So, in Psalm 45:13, the beautiful wedding picture: “The royal daughter is all glorious within the palace; Her clothing is woven with gold.” In Isaiah 4:2, the Branch of the Lord shall be “both beautiful and glorious”. In Exodus 28, the garments of the priests are “for glory and for beauty” (v. 2 and v. 40).

I also think that this helps Psalm 19 make more sense. How exactly do the heavens declare the *glory* of the Lord? Well if glory has an appearance aspect, then that works well. The heavens can simply display His glory. That’s how they declare it. Which helps us understand what exactly it means when *we* are repeatedly commanded to declare His glory too (Isaiah 66:19, Psalm 96:3). It means we display it. We demonstrate it. We live it out and we always point it back to God. We don’t only use words words words to evangelize the nations. We have to declare His GLORY. That was a free thought, with nothing to do with the rest here. 

So glory is an appearance of some sort and generally a beautiful appearance, or an adornment. I suggest that clothing is a glory. Like hair on a woman’s head (I Cor. 11:15). (Doxa, the Greek for glory also definitely has an appearance aspect to it as well.) Nope, I don’t have any specific verses to back this up. But I think taken as a whole, clothing appears to be a beautiful adornment. To say much more than this is to say more than Scripture bothers with.

I Peter 5:5 tells young people to be clothed with humility and let God exalt them in due time.
The Proverbs 31 woman is clothed in tapestry, fine linen and purple while her household is clothed in scarlet as a protection against harsh weather. But most importantly, strength and honor are her clothing.

Now the modesty verse. I Timothy 2:9 is the only verse in the whole Bible about what is or isn’t appropriate to wear. To interpret the verse, I think you need to read the one before it. Paul tells Timothy, “I desire therefore that the men pray everywhere, lifting up holy hands, without wrath and doubting”. The first phrase is explained by the next two. So also with the next verse, “in like manner also, that the women adorn themselves in  modest apparel, with propriety and moderation, not with braided hair or gold or pearls or costly clothing, but, which is proper for women professing godliness, with good works.” While this verse *could* be about covering all the right parts (and that would be fine if it was), I don’t think that’s actually what he means by modest here. I think it’s safe to say that what Paul means by modest is that your clothing *not* be ostentatious or a display of wealth. That it be appropriate. The exact word seems to mean appropriate or orderly.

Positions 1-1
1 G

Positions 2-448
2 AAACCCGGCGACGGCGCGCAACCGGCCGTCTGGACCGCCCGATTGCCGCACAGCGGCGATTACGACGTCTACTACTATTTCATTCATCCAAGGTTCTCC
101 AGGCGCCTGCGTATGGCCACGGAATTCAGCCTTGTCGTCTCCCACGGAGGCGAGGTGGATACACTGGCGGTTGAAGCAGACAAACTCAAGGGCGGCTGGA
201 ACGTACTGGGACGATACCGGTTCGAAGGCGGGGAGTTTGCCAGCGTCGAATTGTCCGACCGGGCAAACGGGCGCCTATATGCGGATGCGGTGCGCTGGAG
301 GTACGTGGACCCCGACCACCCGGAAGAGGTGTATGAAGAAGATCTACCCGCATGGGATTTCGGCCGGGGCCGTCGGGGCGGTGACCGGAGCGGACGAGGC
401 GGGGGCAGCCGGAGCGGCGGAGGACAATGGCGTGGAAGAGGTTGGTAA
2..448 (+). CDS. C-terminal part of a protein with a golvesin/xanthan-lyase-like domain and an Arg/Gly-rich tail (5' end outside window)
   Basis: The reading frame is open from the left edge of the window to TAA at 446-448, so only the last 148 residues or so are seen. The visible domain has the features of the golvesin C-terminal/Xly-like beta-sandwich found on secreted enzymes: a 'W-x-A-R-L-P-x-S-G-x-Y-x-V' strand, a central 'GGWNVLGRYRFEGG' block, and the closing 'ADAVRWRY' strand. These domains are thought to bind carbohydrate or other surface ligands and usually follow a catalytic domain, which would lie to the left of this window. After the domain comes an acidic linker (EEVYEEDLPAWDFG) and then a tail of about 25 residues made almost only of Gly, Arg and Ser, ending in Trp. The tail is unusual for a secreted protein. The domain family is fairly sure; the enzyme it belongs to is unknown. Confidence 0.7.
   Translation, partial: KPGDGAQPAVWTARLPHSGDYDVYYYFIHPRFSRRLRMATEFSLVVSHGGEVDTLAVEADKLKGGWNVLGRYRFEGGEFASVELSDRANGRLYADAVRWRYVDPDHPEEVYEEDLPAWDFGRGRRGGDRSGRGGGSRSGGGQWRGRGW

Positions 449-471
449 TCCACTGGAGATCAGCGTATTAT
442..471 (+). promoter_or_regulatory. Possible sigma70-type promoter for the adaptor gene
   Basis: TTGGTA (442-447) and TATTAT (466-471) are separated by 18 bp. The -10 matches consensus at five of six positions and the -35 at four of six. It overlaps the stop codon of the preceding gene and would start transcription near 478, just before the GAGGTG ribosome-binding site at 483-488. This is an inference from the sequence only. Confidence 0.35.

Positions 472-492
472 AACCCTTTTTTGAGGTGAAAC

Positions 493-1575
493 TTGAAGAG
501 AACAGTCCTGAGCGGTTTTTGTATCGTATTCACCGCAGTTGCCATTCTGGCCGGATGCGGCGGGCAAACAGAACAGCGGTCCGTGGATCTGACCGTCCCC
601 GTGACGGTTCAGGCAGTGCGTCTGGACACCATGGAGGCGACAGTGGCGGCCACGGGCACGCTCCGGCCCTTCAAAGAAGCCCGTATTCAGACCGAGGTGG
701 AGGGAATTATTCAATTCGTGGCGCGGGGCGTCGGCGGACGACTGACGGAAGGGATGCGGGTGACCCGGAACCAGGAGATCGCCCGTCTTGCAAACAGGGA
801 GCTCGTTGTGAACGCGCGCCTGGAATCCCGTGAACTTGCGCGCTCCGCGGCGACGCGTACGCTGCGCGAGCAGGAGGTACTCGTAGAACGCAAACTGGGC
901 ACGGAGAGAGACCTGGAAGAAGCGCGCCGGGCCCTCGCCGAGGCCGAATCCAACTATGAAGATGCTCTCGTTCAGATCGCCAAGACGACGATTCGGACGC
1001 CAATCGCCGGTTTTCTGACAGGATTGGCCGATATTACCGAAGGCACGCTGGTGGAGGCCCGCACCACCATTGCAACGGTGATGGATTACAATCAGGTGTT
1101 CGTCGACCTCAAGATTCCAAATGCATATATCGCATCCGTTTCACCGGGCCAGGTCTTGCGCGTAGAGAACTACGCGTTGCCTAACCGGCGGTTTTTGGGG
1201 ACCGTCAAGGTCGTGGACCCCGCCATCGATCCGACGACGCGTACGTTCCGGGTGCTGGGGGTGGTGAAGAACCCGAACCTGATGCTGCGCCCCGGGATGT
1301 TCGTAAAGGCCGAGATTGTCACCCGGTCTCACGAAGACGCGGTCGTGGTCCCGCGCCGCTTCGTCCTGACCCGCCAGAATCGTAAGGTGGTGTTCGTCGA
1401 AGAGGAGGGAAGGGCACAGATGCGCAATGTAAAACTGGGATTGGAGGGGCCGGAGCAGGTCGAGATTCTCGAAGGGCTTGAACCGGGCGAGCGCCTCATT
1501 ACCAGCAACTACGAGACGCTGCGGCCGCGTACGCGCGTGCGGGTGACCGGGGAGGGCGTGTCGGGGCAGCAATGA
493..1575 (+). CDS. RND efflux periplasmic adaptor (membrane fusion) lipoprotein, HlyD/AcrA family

Again, I’m not saying that we shouldn't have boundaries for our daughters. I’m not saying that anything goes. But I *am* trying to make folks see that we really can’t go farther than Scripture does. I think that if we teach our daughters that clothing is a glory, that it is an adornment of an already beautiful thing, but that it is more important to be clothed in humility, strength, honor, and good works FIRST AND FOREMOST, then this whole modesty conversation will become insignificant. The longer we try to push this modesty concept (modesty meant in a far more specific way than Paul used it) the more confused or legalistic we encourage our women to be.


  1. Good stuff to think on, Leah. Thanks for writing!

  2. And woman is the glory of man too, which is a whole 'nother related thing. Yup.

  3. And this is really good too.